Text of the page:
While the goals of full employment, green transition, and the universal provision of care are shared by Marxists, the conception of how to achieve them is significantly different, and the theory of money is an important part of it. Marxist economic theory postulates the unity of social relations of production and distribution. Printing money, while operationally feasible, is a small part of tackling inequality, the climate and care crisis, and the other evils of contemporary capitalism. There is no real hope of achieving these aims without a radical shift in the economic formation of society that involves income and wealth redistribution.
For Marxists, taxation and income transfers are a legitimate part of government policy even when real resources are lying underutilized. Moreover, a systemic response to the social problems created by capitalism would require a profound transformation going far beyond monetary policy, or a Job Guarantee. It would involve property rights, above all, expropriating capitalists and rentiers and creating a democratically planned society with radically different ways of producing and distributing. Socialism is necessary, not just a version of capitalism with better distribution and employment.
Monetary sovereignty and World Money
Finally, on the issue of monetary sovereignty, MMT advocates generally treat the lack or limitation of such sovereignty as a self-imposed ordinance by several nation-states (Tcherneva, 2016; Tymoigne, 2020). According to Wray (2019), monetary sovereignty comprises of: i) the national government choosing a unit of account; ii) the national government imposing obligations denominated in that unit of account; iii) the national government issuing currency in that unit of account and accepting it in payment; iv) the national government issuing other obligations denominated and payable in national currency; and v) a flexible exchange rate.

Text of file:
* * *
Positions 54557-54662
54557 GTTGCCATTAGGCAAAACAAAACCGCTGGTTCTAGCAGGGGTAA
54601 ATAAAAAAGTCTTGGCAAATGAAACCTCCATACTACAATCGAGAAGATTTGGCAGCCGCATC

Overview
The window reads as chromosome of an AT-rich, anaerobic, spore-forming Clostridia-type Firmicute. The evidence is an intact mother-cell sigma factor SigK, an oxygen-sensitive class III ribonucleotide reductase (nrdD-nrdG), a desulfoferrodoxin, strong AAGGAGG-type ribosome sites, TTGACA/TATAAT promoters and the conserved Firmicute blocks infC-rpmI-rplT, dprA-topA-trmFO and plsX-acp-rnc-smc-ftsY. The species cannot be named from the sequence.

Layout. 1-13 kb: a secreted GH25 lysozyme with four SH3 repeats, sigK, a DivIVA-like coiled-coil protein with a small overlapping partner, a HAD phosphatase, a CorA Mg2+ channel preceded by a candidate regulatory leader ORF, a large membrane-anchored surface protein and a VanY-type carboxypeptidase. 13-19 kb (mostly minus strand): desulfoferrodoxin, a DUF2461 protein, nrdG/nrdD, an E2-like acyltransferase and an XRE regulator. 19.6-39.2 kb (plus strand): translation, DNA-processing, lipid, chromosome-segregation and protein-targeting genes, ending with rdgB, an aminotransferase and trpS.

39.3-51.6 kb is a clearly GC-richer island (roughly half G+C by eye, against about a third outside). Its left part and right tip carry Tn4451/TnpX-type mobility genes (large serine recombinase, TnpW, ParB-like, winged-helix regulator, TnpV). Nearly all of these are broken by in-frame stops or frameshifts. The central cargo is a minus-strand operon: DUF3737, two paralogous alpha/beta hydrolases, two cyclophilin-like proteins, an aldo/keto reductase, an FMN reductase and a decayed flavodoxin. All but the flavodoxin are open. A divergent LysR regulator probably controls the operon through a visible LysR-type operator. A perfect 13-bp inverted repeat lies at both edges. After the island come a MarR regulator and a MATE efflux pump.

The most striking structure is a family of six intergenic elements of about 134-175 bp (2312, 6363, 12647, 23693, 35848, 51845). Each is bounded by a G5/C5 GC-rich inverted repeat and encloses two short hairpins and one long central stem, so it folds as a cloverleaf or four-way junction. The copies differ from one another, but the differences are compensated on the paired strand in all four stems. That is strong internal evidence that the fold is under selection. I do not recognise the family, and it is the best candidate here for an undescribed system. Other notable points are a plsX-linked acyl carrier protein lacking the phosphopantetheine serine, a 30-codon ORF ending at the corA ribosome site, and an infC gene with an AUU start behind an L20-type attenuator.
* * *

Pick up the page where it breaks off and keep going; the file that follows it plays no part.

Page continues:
For Marxist political economy, monetary sovereignty depends on the relationship between capitalist accumulation in a nation-state and the ability to acquire world money, which in turn reflects a country’s place in the world market. The need for world money becomes clear once we consider capitalism as a global system, as it is needed for commodity transactions, the transfer of value, and the settlement of obligations among different parts of the world. The passage from the national to the international realm is a major problem for neo-Chartalist theory as there is no supranational state choosing units of account or having the power to tax at the international level.
The capacity to acquire world money necessary for participation in the world market differs dramatically among nation-states, and thus the global monetary system is hierarchically structured. In contemporary capitalism, one country, the U.S.A., issues quasi-world money, subject to competition by others. The lack of monetary sovereignty for other countries, far from being a policy choice, results from their subordinated position in the international hierarchy. This is particularly relevant for analysing economic policy in developing countries, where MMT prescriptions lose much of their appeal (Bonizzi et al., 2019; Prates, 2020; Vernengo & Caldentey, 2019).